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COLUMN: Northwestern's entire coaching staff returns for sixth straight year. And that's not very common. Nor very good.

Mark Dolejs-USA TODAY Sports

A couple of weeks ago, published an article detailing how Northwestern is the only program in the country to return its entire coaching staff for a sixth straight year. Kansas State, led by the legendary Bill Snyder, is the only other program to return all nine of its assistants for at least a third consecutive year.

"Every head coach wants staff continuity," the article reads. Northwestern's feat is becoming significantly more difficult, with coaching turnover increasing seemingly every year. The metaphorical leash has gotten shorter as more and more assistants are deemed qualified for head coaching positions or considered not deserving of their jobs.

The nine Northwestern coaches coming back for a sixth consecutive season, Pat Fitzgerald (head coach), Mick McCall (offensive coordinator / quarterbacks), Mike Hankwitz (defensive coordinator), Matt MacPherson (running backs), Bob Heffner (superbacks), Dennis Springer (wide receivers), Adam Cushing (offensive line), Marty Long (defensive line), Randy Bates (linebackers), and Jerry Brown (defensive backs / assistant head coach), represent both the good and bad of Northwestern football.

Yes, continuity on the coaching staff can be a good thing. It means that Pat Fitzgerald is doing his job under the watchful eyes of the Northwestern community and Athletic Director Jim Phillips, although the head coach could do no wrong to many Wildcat fans. It means that potential recruits can visit Evanston and confidently meet with the coaches they will play under for the next four years. It means that the systems stay the same, and players get to grow under the tutelage of the same core of coaches. How could this be a bad thing?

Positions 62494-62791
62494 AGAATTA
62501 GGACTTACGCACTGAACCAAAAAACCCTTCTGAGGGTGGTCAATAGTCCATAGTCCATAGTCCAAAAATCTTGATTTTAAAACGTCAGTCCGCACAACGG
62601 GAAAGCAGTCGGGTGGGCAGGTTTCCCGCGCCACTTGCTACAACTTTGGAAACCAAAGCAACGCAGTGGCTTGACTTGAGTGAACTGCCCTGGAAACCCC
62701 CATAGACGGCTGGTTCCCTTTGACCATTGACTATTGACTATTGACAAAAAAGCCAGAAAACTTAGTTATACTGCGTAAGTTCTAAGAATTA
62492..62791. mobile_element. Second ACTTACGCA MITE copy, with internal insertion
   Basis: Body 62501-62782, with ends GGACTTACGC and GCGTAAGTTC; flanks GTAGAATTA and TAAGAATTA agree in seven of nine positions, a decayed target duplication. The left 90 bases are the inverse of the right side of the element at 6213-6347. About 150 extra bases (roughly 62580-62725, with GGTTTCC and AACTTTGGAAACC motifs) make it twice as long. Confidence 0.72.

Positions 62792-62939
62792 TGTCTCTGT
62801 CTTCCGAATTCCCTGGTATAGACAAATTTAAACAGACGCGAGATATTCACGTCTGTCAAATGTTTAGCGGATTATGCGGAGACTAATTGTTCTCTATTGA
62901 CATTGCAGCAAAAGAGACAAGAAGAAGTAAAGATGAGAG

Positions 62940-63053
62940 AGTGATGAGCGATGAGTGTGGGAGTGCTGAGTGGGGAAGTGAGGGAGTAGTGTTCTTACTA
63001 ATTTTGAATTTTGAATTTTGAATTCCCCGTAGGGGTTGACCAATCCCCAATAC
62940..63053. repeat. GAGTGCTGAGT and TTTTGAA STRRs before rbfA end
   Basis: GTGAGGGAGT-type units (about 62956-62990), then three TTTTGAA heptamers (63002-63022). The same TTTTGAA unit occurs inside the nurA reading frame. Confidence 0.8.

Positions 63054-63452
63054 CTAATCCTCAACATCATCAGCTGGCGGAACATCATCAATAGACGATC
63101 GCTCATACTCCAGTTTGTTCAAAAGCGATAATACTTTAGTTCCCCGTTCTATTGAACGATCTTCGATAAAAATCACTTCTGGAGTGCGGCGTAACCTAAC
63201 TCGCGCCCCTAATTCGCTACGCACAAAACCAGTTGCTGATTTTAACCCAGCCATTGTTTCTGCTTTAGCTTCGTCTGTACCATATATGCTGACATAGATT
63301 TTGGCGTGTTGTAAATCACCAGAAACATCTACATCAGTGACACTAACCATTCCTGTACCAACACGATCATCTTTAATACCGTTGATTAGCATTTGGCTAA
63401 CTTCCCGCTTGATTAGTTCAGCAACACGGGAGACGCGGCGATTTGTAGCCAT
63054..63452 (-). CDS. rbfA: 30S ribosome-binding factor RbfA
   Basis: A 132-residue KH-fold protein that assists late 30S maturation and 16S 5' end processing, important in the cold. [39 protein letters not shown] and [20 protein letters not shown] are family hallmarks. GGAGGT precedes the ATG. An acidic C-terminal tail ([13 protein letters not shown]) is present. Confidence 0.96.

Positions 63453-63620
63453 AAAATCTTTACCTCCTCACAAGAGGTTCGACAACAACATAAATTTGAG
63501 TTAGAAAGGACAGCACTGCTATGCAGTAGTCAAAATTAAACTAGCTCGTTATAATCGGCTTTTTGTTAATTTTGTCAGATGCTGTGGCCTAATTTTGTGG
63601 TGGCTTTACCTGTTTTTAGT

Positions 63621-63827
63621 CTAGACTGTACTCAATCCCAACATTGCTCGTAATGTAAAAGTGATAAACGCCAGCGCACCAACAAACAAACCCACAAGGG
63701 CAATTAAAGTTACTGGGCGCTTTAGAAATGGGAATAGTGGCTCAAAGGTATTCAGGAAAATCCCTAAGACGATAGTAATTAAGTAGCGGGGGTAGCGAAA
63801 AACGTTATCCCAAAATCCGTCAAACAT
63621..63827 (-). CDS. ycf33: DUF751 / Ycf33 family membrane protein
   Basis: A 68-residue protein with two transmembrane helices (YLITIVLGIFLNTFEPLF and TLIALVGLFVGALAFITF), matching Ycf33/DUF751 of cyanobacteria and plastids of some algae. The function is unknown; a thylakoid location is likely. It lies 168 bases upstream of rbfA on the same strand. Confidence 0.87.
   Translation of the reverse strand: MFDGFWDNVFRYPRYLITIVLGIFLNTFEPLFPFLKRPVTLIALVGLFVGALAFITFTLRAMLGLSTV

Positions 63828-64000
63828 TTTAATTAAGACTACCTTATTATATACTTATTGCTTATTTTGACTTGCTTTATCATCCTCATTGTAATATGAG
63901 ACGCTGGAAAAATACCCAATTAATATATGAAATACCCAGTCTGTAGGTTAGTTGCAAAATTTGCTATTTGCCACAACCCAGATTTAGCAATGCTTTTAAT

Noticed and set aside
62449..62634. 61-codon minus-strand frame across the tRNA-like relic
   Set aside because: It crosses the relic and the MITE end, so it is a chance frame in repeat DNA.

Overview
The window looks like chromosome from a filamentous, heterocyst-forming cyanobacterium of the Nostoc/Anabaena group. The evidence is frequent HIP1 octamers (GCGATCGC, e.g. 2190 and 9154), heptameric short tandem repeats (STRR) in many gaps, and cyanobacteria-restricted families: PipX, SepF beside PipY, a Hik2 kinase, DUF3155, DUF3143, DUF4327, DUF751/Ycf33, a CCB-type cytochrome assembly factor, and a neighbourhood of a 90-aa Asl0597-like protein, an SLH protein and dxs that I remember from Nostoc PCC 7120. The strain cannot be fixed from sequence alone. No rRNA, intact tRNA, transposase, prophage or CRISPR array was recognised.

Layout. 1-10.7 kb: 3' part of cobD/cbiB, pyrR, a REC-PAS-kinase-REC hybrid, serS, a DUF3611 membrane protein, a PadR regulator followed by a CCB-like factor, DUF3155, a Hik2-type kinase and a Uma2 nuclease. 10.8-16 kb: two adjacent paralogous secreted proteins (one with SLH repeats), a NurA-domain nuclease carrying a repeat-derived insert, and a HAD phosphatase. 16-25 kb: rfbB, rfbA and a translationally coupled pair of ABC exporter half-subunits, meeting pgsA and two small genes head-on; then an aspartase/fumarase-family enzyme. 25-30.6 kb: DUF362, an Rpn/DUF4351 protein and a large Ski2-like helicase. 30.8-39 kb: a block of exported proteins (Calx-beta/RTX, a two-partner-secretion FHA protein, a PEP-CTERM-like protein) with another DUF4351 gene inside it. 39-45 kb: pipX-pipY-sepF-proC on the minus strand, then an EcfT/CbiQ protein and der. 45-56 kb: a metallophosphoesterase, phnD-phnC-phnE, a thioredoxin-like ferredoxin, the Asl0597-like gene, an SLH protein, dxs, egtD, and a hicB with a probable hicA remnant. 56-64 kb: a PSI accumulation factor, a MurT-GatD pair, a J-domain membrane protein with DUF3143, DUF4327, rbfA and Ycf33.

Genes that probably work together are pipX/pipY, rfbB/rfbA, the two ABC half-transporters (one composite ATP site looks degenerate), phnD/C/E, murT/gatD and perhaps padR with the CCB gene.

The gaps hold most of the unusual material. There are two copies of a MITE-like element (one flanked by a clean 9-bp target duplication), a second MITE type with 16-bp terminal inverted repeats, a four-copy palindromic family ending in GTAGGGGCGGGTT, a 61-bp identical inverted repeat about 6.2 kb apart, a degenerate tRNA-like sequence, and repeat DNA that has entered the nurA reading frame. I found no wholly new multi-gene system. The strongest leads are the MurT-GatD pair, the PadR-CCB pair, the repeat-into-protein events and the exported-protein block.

Well, when Northwestern has consecutive 5-7 seasons and misses out on the postseason play, perhaps changes should be made. When your offense is 120th among 128 FBS teams in passing (and 116th overall), maybe something should be done. And when you fail to develop recruits to their fullest abilities, would a coaching switch be inconceivable?

The significance of Northwestern's coaching continuity is due to the team's performance. Following the 2015 season, there were 27 head coaching vacancies. Sixteen were filled by assistant coaches. Coordinators at elite programs take head coaching opportunities; Alabama's Kirby Smart went to Georgia, Michigan's DJ Durkin went to Maryland, and Ohio State's Chris Ash went to Rutgers. It's hard to imagine Northwestern's assistants have received similar offers.

This stability has come to define Northwestern football. Stability can be negative, like when you have been entrenched in the bottom third of the FBS since 2011. And I suppose you could call Northwestern's offense stable because of how predictable it has become, or that player development has plateaued into a stable state of mediocrity.